Trump already committed a crime when he refused to turn over documents he knew he had: expert
President Donald Trump, speaks to the media in the Rose Garden at the White House. (

Former President Donald Trump continues to face jeopardy from special counsel Jack Smith's investigation of his stash of classified intelligence at his Mar-a-Lago resort in Florida.

Speaking to MSNBC on Friday, former solicitor general Neal Katyal laid out the ongoing problems for the former president — and why his attempts to keep the documents hidden are essential to the case.

"Neal, I want to bring you back in on this sort of pattern of obstruction of justice because it's Donald Trump, we have, you know, I think 285 pages that detail exactly how Donald Trump obstructed the last investigation into him, the one that was conducted by the Mueller team, I think there were six, there was the obstructive act, there was the next specific crime," said anchor Nicolle Wallace. "One thing that was said derisively and dismissively by the Justice Department at the time, without an underlying crime, the obstruction stuff was just process. Do you think this Justice Department sees it that way?"

"Not at all," said Katyal. "So, I mean, process crimes, first of all, can be incredibly important because the system depends on people coming forth and telling the truth, even after they've made mistakes. So if you're hiding evidence, you know, the way that it looks like Evan Corcoran might have been involved in, that's a serious problem in and of itself."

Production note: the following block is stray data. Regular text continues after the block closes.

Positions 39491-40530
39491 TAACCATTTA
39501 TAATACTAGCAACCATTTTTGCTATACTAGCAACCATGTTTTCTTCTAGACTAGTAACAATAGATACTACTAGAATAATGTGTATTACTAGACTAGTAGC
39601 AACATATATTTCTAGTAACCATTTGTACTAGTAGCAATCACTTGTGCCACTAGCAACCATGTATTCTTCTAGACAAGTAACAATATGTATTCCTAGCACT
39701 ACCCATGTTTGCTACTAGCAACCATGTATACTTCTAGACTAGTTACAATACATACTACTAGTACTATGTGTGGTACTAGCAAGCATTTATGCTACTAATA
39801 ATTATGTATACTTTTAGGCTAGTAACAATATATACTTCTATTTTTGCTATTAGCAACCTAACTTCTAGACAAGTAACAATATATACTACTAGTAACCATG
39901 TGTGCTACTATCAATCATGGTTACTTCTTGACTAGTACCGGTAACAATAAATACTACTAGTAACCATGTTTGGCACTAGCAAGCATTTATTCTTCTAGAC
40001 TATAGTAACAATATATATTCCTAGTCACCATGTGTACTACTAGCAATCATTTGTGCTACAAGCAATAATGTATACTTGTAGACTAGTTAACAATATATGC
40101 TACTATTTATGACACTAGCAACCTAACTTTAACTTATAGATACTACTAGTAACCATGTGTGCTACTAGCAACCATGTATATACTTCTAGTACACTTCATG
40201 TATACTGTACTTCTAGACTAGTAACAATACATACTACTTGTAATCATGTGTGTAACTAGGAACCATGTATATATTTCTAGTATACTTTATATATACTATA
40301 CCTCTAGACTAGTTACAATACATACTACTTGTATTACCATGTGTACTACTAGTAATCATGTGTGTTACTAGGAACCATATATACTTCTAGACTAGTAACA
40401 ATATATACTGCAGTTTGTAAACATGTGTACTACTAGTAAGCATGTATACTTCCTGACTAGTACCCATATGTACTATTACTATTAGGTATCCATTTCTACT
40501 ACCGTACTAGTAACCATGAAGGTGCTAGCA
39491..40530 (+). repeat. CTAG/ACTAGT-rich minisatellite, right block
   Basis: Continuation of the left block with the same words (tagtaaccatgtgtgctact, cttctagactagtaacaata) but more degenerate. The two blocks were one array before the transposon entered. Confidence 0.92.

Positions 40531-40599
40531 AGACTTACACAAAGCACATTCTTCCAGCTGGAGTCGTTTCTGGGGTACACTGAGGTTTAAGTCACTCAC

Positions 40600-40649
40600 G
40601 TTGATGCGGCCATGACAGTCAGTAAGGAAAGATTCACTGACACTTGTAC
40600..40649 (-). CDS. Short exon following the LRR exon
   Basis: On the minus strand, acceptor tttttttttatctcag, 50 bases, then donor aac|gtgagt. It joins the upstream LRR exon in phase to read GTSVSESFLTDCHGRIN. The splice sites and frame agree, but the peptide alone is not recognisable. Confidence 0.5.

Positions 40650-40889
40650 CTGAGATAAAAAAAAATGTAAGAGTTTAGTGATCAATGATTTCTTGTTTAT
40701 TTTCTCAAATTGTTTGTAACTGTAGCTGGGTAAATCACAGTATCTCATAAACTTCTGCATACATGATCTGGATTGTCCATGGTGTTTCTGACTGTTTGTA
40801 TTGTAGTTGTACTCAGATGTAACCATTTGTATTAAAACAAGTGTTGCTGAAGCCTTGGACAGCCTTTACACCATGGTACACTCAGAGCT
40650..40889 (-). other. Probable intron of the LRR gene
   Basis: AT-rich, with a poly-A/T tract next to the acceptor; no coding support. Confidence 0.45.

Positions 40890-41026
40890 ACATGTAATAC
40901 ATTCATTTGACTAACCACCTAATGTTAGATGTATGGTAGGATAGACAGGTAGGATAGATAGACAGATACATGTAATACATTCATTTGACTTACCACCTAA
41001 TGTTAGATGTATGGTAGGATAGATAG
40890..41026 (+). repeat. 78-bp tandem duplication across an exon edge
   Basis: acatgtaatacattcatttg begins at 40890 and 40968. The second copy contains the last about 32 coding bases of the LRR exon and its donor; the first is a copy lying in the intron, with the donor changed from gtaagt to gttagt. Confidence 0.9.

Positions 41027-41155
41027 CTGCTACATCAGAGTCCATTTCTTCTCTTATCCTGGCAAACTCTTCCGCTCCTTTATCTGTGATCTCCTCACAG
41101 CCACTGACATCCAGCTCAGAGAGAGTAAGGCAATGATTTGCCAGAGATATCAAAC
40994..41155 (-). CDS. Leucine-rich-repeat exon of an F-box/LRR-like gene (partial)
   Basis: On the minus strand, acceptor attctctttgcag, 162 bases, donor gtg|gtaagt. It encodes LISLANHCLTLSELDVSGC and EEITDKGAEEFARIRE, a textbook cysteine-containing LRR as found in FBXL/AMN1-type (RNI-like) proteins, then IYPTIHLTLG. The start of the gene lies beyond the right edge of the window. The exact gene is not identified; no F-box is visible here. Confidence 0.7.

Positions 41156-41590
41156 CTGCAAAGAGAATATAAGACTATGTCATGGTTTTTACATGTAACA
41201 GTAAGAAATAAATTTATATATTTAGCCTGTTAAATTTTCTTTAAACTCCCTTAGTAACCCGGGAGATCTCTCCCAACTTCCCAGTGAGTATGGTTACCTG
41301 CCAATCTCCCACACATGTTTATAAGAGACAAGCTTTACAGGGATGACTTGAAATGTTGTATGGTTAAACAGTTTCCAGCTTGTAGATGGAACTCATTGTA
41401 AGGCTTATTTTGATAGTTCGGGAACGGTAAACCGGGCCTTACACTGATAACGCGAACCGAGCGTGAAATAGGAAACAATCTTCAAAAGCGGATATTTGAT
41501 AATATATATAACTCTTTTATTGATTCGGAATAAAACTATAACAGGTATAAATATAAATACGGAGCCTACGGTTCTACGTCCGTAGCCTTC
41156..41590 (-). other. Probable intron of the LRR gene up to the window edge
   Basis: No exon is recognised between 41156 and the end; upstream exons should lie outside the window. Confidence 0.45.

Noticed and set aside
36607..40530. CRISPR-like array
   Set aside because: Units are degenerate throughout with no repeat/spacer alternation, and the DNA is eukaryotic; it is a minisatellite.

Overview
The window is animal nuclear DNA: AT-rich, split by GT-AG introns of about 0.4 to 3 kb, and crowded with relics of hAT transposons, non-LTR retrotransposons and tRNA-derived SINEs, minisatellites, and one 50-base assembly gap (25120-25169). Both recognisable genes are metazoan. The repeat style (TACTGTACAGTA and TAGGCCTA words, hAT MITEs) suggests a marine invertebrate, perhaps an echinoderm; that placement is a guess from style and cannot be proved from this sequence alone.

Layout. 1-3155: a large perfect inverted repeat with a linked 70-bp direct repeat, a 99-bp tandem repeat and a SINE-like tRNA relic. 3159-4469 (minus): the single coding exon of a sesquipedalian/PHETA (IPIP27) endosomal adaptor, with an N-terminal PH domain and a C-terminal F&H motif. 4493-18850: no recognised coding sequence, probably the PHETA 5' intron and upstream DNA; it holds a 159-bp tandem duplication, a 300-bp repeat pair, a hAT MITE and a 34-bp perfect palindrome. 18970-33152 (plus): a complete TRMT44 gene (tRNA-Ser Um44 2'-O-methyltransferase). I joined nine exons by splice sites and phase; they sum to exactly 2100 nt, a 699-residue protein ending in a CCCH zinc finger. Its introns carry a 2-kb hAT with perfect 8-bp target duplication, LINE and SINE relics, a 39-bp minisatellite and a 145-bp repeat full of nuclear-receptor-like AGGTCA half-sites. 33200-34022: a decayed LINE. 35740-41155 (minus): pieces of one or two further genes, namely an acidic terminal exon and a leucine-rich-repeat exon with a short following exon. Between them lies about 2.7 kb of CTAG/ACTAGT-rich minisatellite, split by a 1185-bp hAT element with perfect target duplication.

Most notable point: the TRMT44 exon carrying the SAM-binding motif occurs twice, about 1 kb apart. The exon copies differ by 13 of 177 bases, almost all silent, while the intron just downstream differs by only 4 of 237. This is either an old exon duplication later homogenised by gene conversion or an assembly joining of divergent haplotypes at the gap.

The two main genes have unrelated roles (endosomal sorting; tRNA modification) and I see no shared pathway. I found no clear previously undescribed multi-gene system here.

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"The second thing, there might have been kind of convoluted arguments about no substantive crime in the Russia investigation — I totally disagree — but here there's no doubt," said Katyal. "You don't get to get — if you're the government official, you don't get to take highly sensitive documents home. It's a crime every day of the week. I mean, I served as national security adviser at the Justice Department. I never heard of the possible idea that that isn't a crime. Of course it's a crime."

"The government doesn't always prosecute it," added Katyal. "Why not? Because you come in and say, I made a mistake, here's why it was inadvertent. If it wasn't inadvertent, you try and cut a deal the way Sandy Berger did. Indeed, part of the — I think it's the Espionage Act that said failure to turn over documents after they've been requested of you is in itself a crime."

Watch video below or at this link.

Neal Katyal explains Espionage Act